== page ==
Get EducatedA Simple Step-by-Step Guide To The Home Inspection Process
June 28, 2016
After you put in an offer on a home and it's accepted, you'll need to have a home inspection.
Here’s a step-by-step outline of what you need to do (but don’t worry—I’ll be there guiding the entire process!):
The Buyer’s (That’s You!) Responsibilities
Prior to the inspection, you should interview three inspectors and choose the one that you feel most comfortable working with. Of course, I will provide you with suggestions, but at the end of the day, use who makes the most sense for you!
For your initial home inspection, think of your home inspector as being like a general practitioner. He can see when something isn’t right, but he will suggest that a specialist take a closer look. The home inspector will also provide you with a detailed report, describing what potential concerns there might be with the overall home.
Most homes will also have a sewer inspection. A camera will be sent down the sewer line to make sure that it connects to the city properly, and that there are no defects in the line. Defects might include standing water, cracks, roots, or full collapse.
Other inspections must be called for by the general inspection. It might be necessary to call in structural engineers, electricians, plumbers, etc. This is also our opportunity to get bids (what is it going to cost to fix it?) and determine the cost of any issues found in these additional inspections.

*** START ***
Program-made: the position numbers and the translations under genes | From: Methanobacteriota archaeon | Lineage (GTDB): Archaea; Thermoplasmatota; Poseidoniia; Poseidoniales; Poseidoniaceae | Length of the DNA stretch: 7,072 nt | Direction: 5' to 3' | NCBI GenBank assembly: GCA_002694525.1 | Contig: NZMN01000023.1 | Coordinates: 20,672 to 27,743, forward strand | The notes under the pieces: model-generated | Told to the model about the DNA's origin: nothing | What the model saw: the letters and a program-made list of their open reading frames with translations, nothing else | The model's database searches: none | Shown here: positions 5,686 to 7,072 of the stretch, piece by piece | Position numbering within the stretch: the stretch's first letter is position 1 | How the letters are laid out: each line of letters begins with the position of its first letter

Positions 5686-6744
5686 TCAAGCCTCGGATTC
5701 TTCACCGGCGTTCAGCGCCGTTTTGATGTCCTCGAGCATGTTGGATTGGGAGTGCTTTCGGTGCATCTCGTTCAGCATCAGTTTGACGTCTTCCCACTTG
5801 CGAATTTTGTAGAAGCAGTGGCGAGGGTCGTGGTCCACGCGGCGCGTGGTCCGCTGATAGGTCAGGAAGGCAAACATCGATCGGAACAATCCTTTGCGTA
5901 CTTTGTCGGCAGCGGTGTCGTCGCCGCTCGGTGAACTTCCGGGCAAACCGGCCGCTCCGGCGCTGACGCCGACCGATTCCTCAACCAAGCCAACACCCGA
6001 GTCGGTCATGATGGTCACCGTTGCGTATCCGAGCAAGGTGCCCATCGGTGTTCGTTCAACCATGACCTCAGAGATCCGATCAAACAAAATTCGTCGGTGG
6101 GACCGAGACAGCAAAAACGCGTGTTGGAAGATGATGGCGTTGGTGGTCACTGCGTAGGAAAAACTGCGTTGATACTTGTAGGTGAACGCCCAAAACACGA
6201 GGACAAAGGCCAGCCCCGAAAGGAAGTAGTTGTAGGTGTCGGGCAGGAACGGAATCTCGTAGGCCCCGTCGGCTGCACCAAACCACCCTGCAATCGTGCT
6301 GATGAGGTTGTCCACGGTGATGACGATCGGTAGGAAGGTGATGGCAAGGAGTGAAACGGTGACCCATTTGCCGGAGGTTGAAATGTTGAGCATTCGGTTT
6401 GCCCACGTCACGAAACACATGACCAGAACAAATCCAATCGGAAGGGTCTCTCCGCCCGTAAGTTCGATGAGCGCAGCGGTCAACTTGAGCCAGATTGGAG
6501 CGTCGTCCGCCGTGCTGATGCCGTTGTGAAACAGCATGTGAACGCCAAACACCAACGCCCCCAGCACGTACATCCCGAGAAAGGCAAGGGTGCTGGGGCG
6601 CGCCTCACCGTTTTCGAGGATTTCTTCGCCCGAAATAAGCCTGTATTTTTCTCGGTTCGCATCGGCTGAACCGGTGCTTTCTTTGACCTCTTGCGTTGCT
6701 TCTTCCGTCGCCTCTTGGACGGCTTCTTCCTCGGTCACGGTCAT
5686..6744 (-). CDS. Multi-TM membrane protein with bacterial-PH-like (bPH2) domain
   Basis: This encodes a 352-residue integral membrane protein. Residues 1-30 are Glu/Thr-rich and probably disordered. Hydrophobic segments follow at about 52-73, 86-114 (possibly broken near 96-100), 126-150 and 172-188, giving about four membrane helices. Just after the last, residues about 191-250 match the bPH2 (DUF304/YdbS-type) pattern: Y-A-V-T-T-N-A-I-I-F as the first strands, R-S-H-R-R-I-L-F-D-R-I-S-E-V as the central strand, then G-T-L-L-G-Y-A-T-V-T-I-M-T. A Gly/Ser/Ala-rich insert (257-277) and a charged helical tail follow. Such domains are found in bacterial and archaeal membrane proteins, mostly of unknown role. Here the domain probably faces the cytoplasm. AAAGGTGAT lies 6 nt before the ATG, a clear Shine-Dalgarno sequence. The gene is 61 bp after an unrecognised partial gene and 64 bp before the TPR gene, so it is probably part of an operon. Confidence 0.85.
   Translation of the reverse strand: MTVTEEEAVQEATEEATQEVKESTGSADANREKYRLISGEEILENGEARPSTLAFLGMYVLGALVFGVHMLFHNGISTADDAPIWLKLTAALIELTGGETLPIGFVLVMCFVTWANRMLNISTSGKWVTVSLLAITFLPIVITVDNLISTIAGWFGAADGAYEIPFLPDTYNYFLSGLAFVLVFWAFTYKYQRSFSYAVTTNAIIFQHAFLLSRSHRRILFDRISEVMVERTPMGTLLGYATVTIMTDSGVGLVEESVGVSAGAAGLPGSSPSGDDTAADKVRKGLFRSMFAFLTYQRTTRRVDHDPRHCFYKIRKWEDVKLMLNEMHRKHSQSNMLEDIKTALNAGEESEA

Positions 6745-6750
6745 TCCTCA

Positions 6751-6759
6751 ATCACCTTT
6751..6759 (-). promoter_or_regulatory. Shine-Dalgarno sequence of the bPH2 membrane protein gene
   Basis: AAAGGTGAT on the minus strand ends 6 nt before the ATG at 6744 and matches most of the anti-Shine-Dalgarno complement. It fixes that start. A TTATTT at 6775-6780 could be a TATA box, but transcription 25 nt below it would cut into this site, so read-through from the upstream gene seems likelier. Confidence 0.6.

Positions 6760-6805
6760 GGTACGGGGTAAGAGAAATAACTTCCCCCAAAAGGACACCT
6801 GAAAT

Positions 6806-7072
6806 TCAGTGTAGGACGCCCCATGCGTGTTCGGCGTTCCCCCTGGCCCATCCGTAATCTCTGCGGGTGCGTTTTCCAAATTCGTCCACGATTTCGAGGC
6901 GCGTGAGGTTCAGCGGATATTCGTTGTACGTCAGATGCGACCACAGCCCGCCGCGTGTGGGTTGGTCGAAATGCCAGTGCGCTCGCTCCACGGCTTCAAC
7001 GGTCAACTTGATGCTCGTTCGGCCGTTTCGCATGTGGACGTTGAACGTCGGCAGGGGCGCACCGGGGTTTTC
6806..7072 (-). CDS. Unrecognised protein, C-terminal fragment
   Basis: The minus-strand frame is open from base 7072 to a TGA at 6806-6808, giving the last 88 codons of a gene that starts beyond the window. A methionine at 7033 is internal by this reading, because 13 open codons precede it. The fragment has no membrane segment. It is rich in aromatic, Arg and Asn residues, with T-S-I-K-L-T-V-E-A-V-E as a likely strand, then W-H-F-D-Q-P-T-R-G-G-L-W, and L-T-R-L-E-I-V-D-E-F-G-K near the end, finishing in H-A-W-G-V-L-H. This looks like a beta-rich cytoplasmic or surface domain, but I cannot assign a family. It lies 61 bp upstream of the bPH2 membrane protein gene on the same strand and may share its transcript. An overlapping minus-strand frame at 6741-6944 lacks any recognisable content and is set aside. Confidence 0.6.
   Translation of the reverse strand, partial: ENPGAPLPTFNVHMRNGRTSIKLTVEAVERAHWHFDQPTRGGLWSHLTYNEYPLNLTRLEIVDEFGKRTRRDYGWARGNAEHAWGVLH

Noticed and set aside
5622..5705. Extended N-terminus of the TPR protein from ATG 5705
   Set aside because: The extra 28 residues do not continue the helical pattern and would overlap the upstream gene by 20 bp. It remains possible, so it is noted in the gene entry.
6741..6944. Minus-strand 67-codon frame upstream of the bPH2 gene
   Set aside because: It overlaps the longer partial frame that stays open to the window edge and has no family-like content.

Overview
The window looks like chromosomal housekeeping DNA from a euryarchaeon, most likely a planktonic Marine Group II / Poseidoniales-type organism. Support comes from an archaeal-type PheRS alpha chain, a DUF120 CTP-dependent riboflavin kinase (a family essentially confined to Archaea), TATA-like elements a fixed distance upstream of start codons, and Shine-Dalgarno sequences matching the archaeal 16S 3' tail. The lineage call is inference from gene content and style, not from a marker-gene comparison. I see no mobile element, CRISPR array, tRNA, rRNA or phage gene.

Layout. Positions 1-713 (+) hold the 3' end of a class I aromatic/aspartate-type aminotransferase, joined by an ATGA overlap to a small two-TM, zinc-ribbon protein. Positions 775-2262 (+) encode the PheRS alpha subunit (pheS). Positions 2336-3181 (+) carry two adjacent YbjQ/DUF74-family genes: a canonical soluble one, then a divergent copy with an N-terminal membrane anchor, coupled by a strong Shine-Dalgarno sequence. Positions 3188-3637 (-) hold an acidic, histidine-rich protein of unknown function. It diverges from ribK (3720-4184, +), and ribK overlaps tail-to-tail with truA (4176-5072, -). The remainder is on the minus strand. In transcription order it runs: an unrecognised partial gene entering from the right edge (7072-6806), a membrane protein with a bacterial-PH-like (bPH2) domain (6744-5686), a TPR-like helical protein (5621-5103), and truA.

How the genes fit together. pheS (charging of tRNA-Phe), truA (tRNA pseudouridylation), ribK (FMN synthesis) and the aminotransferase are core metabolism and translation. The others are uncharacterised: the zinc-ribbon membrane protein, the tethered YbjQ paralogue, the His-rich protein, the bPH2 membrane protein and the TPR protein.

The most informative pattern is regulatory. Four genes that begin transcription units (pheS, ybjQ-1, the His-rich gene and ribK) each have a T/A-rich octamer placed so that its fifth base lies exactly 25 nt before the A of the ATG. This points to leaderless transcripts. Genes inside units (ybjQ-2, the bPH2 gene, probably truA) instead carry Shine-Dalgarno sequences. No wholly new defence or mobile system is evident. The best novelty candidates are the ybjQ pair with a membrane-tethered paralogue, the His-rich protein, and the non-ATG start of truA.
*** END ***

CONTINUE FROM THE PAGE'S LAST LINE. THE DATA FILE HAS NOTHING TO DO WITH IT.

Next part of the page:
After this process, you have a few options for how to respond:
Your Potential Responses:
You can take it as is! If you love it and there’s nothing you need changed, then you can accept.
You can get out! If the house is a piece of you-know-what, then you can still say “No thanks!”
You can ask for more time. You might want to get additional bids, or a more detailed inspection to understand the issue and decide what to do from there.
You can ask the seller for repairs, or money back. If something comes up that you feel you need compensation for but you still love the house, then you can ask. Compensation might come in the form of price reduction, money back towards closing costs, etc.
The Seller’s Potential Responses:
The seller can agree to your work order or offer money back towards closing.
The seller may not accept your request, but might offer suggestions for other solutions. (It is up to you whether or not to accept.)
The seller may simply say no. In that case, we have the opportunity to accept nothing, or leave the deal.
If the seller decides to make repairs, they’re only legally obligated to make repairs in what’s called a “commercial-like manner.” This means that they do not have to hire a contractor to do it, as long as the work is done in a “commercial-like manner.” We can request that they use a contractor by adding in certain language to the response, and most of the time, they will.
This is why having the inspector back out for our final walk through is important, especially if repairs are agreed to!